Breakthrough Listen, an initiative to find signs of intelligent life in the universe, will collaborate with scientists working on NASA’s TESS exoplanet search mission.
Announced this week at the International Astronautics Congress in Washington, the agreement will expand the list of Breakthrough Listen objectives, adding more than 1,000 “objects of interest” identified by TESS ( Transiting Exoplanet Survey Satellite ).
“It is exciting that the most powerful SETI search, with our partner facilities worldwide, is collaborating with the TESS team and our most capable planet search engine,” said Pete Worden, executive director of Breakthrough Initiatives.
“We are eager to work together as we try to answer one of the deepest questions about our place in the Universe: Are we alone?”
TESS was launched into Earth orbit in April 2018, on a mission to “hunt” exoplanets orbiting relatively nearby bright stars. To that end, measure the “light curves” (how the brightness of the stars changes over time) to look for telltale falls caused by “transits” – where a planet passes in front of the star as seen from Earth. The cutting-edge instruments in TESS are sensitive enough to detect small, rocky planets similar to Earth.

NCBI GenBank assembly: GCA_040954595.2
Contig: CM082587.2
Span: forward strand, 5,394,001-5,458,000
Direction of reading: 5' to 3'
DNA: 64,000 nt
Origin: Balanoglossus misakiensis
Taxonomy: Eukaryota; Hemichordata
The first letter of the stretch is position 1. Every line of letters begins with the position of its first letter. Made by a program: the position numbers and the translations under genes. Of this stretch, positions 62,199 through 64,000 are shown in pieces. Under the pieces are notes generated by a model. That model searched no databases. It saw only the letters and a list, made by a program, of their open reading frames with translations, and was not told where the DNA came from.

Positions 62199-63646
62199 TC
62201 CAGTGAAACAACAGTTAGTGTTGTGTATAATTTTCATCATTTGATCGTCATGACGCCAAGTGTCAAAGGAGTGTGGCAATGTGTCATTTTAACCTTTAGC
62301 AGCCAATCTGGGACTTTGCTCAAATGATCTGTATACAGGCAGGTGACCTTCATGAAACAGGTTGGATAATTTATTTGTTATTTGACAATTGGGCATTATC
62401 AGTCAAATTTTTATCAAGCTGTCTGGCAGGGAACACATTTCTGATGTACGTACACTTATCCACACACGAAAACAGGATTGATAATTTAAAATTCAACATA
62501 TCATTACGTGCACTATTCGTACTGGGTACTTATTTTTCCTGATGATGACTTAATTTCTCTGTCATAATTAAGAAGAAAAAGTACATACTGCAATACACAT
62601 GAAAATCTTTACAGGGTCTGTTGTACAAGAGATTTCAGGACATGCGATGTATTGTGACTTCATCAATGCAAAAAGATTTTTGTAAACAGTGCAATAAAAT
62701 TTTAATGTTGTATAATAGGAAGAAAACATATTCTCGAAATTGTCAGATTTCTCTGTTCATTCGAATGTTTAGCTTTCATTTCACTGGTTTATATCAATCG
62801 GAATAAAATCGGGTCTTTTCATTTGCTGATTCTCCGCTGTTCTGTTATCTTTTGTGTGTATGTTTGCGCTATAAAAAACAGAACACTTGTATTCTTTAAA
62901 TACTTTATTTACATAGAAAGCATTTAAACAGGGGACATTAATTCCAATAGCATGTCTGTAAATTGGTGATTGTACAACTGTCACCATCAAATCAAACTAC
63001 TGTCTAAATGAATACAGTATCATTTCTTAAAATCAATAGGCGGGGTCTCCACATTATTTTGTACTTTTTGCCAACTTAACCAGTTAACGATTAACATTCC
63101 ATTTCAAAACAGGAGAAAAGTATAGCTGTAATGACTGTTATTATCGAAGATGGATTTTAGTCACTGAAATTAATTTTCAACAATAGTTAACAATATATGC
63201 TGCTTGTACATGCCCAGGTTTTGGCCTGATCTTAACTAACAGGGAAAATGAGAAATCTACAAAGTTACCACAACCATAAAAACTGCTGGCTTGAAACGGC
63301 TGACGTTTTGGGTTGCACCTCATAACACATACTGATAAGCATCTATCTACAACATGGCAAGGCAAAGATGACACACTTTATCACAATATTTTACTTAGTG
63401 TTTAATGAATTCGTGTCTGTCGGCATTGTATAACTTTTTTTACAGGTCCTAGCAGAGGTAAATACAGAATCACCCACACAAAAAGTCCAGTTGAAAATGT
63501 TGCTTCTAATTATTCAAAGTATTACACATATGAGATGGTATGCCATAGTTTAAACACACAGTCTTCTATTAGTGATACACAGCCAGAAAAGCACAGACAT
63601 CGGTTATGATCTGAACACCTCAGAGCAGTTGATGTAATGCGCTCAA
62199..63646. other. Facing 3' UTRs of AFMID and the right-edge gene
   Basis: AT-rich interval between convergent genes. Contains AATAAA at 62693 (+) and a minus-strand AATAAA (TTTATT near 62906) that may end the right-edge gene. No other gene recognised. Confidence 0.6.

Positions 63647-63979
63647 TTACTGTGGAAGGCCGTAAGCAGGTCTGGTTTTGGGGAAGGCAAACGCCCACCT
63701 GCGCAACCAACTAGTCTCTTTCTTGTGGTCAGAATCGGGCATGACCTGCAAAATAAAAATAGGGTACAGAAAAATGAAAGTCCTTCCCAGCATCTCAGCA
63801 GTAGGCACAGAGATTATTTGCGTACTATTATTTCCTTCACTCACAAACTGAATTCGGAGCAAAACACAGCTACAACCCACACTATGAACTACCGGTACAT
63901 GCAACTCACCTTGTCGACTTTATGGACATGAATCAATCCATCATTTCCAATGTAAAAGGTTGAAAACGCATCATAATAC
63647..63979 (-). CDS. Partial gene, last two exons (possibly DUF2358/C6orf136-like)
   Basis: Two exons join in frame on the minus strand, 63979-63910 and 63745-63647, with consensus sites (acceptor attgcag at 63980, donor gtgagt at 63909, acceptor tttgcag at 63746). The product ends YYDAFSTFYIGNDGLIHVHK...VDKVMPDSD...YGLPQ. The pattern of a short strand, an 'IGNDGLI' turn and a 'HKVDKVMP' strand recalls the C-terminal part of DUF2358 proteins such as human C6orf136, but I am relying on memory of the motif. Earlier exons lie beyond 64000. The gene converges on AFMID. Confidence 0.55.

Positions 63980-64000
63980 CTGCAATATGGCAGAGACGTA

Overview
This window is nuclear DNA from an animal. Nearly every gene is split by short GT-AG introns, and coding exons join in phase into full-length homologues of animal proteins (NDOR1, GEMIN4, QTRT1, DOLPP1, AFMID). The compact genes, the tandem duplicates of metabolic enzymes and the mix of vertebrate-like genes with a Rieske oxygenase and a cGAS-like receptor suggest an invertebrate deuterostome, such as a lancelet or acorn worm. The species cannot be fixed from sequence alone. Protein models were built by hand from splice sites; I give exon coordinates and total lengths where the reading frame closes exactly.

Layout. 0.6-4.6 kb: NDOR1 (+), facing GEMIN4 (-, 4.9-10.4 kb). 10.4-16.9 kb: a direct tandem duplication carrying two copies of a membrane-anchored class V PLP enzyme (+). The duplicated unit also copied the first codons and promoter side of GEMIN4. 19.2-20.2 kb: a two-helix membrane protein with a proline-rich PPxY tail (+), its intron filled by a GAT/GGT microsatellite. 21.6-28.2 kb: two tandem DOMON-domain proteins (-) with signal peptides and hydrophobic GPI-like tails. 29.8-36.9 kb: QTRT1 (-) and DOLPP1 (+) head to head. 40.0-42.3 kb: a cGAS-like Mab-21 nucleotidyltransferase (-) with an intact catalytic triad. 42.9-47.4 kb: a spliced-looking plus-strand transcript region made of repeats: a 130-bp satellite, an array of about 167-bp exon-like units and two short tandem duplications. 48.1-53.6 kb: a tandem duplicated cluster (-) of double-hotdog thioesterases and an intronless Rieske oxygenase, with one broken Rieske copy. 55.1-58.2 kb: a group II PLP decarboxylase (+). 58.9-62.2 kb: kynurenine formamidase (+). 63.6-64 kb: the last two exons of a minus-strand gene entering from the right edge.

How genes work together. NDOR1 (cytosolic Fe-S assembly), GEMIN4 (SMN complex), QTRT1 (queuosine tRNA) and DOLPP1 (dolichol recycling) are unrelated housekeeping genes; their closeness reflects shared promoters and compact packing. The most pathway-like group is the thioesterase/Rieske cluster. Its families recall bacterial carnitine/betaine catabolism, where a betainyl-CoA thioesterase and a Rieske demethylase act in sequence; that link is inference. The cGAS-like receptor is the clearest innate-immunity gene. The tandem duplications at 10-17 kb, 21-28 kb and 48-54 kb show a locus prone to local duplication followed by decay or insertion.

A Dyson sphere is a hypothetical mega-structure around a star, which would allow an advanced civilization to take full advantage of the star’s light and thermal energy. The finding of a techofirma of such characteristics is considered within the joint search between NASA and Breakthrough.
This same strategy was used by its great predecessor, the Kepler space telescope, whose harvest is about 70% of the 4,000 known exoplanets. However, it is estimated that TESS will be even more prolific, discovering perhaps more than 10,000 new exoplanets in the course of its two-year main mission.
To date, TESS has detected more than 1,000 “objects of interest,” 29 of which have already been confirmed as planets.
Now, the Breakthrough Listen project will add TESS’s objects of interest to its list, pointing radio telescopes on Earth (Green Bank, Parkes, MeerKAT, etc.) towards them in search of techno firms, that is, signals from advanced extraterrestrial civilizations such as transmissions of radio or artificial megastructures around stars.
In this way, not only evidence of habitability and bio-spirits will be sought in distant worlds, but also of other intelligence that has achieved sufficient technological level to be detected … Although some scientists believe that, if there were very advanced civilizations out there, they would camouflage their presence in some way to avoid being found by unwanted or potentially hostile visitors.
Source: Live Science